She wore a mink coat, and often didn’t take it off during the sessions and she had a poodle sitting on her lap. The dog only left her lap when he came across to me (we sat on facing couches) to hump my ankle. Beth seemed to be oblivious to her dog’s extracurricular activities.
-- JMJ

This is hilarious (at least when you're not the one depending on her for counseling). "Beth" sounds like a real character -- except for the Christian label, something like a spacy Psychic/Spiritualist Medium straight out of a sitcom. The horny poodle and the incense burning "to keep the demons away" are what really makes it.

(I post this from California, a granola bowl of similarly-eccentric "spiritual advisors" of all "faith traditions" -- even those made up on the spot. "Angels" of various sorts figure heavily in these, another point of (Harmonic?) Convergence with "Beth".)

I'd still prefer "Beth" to "John", though. "Study the Bible" and "Five Fast Praise-the-LORDs" are a lot less colorful than "Beth"s oddities, and probably go along with much less of a sense of humor.

Headless Unicorn Guy

Anonymous said...

We met together with Peter for the first visit, then he wanted to continue meeting separately with Denise and myself.

This post is getting too long so I will have to continue. I will have to say, as a preview, that my meetings with Peter because very destructive on my end.
-- JMJ

From what you described, I get a Bad Feeling about "Peter" and my fiction-writer's sense of melodrama is cutting in with the following scenario:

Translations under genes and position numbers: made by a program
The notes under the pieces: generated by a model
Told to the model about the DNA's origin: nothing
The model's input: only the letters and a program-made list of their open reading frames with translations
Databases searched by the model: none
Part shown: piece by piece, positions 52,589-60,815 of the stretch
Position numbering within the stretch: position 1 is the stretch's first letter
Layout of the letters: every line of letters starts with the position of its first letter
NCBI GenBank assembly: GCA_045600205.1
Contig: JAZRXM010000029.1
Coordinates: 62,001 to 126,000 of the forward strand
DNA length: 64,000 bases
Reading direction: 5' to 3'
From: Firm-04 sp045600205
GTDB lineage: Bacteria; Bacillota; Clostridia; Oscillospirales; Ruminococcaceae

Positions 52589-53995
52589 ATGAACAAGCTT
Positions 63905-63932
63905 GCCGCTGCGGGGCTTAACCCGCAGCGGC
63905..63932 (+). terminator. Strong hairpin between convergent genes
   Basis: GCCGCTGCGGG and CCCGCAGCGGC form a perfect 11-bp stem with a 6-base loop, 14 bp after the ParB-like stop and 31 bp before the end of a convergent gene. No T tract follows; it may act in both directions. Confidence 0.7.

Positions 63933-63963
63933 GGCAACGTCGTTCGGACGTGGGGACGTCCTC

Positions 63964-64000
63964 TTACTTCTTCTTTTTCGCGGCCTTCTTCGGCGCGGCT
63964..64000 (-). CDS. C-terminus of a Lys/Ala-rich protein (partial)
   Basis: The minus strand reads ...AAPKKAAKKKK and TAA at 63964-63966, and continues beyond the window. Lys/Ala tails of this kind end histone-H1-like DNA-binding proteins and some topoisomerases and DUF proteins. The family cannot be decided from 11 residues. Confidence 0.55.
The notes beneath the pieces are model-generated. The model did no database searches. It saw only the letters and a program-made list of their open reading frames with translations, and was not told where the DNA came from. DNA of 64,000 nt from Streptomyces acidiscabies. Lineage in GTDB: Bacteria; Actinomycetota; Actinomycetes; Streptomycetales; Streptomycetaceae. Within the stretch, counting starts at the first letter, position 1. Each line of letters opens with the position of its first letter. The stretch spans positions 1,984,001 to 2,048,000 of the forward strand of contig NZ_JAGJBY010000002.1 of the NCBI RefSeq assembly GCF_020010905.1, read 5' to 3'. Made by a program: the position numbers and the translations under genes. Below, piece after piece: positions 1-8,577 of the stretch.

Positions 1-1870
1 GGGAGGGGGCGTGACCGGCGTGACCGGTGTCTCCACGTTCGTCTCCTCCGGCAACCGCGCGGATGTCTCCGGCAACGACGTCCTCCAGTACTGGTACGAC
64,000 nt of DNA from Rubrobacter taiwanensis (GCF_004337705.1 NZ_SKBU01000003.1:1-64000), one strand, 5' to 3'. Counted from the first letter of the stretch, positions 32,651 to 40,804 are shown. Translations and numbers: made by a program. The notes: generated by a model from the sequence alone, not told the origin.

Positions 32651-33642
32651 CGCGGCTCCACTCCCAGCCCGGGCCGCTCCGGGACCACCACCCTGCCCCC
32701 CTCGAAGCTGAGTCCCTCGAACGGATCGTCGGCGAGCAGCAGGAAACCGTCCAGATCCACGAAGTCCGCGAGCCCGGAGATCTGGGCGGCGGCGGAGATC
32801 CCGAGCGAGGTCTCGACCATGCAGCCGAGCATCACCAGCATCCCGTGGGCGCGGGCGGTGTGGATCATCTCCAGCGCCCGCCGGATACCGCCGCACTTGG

If this were a melodrama, what you described (the "meeting separately") would be a setup and foreshadowing for "Peter" to use his authority and psych training to drive a wedge between you, break up your marriage, and either have his way with your wife or indulge his own control-freak neurosis.

Headless Unicorn Guy

MJ said...

HUG, you always amaze me with your head of knowledge and intuition. You are close in your fiction writer's crystal ball.

pennyyak said...

I have never been to a counselor (that I recall) that did not either have an intuitive sense of the "50 minute hour" or a clock nearby. However, most of them were at least a little adept in closing the session gracefully. My last counselor alternated exorcisms (prayers he handily had filed according to the issue involved) with very conventional counseling techniques. He was really a very good counselor, but a tad eccentric to my tastes.

Anonymous said...

JMJ, somebody told me once that the reason a lot of people become Psychologists or Psychiatrists is that they're neurotic/psychotic themselves and are trying to self-treat.

Headless Unicorn Guy